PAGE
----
October 26, 2016

Caffeine in Peanut Butter? FDA Wants More Info

Did you know that one corporation is adding caffeine to peanut butter? STEEM Peanut Butter, Inc. has been doing this, and the FDA is not sure they like it. There is 150 mg of caffeine in each serving of that peanut butter. On December 15, 2015, the FDA sent STEEM a letter asking for information about their use of caffeine in this product. The company has not submitted any information about the safety of caffeine in this product to the FDA. The FDA "remains concerned about the increasing number of products on the market containing added caffeine and the possibility for harmful effects when multiple caffeinated products are eaten simultaneously, especially in products that are attractive to children," the letter states. The U.S. government has not developed guidelines for children's … [Read more...]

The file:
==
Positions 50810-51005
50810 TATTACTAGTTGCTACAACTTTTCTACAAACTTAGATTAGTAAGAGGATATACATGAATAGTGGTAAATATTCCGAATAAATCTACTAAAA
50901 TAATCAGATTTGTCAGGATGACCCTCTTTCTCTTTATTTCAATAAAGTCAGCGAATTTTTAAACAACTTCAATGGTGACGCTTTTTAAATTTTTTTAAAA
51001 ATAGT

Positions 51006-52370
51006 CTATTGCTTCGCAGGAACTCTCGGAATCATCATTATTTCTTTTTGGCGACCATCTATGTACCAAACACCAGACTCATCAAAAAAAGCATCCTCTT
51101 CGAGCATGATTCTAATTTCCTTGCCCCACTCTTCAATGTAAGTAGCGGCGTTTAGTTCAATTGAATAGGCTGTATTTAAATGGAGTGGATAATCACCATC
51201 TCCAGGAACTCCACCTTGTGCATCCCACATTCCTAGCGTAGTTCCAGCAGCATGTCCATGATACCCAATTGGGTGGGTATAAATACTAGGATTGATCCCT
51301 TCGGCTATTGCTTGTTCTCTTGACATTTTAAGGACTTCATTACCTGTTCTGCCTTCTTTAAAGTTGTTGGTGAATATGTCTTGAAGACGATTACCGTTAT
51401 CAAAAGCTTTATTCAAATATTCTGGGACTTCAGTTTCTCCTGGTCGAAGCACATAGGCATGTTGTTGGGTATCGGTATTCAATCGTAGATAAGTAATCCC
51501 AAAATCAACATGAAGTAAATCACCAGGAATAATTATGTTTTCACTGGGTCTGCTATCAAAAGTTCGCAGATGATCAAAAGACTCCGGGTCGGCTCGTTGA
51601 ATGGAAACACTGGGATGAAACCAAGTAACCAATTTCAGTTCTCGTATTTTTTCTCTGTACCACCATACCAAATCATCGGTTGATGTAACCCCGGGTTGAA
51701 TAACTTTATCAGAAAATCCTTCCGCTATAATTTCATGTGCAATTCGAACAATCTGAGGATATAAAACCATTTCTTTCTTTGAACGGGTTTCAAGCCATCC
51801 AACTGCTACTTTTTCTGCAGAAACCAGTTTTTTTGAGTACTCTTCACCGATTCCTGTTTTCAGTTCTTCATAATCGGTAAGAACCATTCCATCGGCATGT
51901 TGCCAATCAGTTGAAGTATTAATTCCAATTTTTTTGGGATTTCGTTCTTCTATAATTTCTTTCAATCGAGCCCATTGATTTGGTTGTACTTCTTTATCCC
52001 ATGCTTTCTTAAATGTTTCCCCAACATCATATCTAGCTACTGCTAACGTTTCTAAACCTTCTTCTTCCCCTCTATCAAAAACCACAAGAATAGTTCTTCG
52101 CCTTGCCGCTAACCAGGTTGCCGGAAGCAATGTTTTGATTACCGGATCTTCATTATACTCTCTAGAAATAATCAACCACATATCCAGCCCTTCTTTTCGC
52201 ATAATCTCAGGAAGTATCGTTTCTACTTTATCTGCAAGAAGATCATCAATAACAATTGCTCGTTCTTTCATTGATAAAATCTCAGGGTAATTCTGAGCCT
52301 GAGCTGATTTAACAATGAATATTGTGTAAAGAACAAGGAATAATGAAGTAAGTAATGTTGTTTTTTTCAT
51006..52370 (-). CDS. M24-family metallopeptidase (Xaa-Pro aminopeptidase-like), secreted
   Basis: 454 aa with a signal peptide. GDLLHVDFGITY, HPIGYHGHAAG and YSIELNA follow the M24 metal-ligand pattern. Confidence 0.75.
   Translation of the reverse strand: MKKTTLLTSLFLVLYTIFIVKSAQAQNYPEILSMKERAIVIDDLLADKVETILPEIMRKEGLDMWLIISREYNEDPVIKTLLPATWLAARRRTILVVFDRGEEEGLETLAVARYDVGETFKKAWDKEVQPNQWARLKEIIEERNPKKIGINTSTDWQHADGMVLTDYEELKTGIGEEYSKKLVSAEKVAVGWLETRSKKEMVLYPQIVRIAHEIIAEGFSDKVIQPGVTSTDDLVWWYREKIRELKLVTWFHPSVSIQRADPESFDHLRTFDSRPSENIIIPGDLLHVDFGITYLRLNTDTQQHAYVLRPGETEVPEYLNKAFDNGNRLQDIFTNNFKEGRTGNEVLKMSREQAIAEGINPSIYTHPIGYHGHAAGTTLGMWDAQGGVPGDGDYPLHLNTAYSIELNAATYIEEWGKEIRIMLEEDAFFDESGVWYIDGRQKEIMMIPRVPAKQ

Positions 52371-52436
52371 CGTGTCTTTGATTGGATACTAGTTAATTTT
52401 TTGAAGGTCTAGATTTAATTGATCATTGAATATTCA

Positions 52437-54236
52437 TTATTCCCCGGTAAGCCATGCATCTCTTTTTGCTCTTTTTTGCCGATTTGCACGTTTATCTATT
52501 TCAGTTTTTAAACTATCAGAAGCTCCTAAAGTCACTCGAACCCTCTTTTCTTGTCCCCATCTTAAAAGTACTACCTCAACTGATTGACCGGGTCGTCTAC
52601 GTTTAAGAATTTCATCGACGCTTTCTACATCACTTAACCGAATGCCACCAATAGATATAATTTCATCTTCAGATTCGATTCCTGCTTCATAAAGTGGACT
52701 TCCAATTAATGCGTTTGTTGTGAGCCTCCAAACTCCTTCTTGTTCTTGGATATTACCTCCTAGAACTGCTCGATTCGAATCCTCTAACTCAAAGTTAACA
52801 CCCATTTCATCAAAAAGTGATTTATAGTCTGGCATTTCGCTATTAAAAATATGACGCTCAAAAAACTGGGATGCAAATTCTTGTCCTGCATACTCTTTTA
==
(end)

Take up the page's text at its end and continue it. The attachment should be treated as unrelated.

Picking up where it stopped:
CSPI: FDA Should Ban Retail Sale of Bulk Caffeine

The Center for Science in the Public Interest is saying that the FDA should ban the retail sale of bulk caffeine as a dietary supplement. Parents of two young men who died after ingesting this product met with FDA officials and senators to press their cause. CSPI is formally petitioning the FDA over this issue. >Katie and Dennis Stiner of Ohio lost their 18 year old son Logan in May of this year. James and Julie Sweatt of Alabama lost their 24 year old son Wade in July 2014 after he ingested caffeine powder for the first time. One teaspoon of powdered caffeine is equivalent to 25 cups of coffee. It is very difficult to determine the difference between a safe dose and a deadly dose when caffeine is used in this form. Serving sizes are between 1/32 and 1/16 of a teaspoon - amounts that … [Read more...]

FDA Commissioner’s Take on Caffeine in Food and Supplements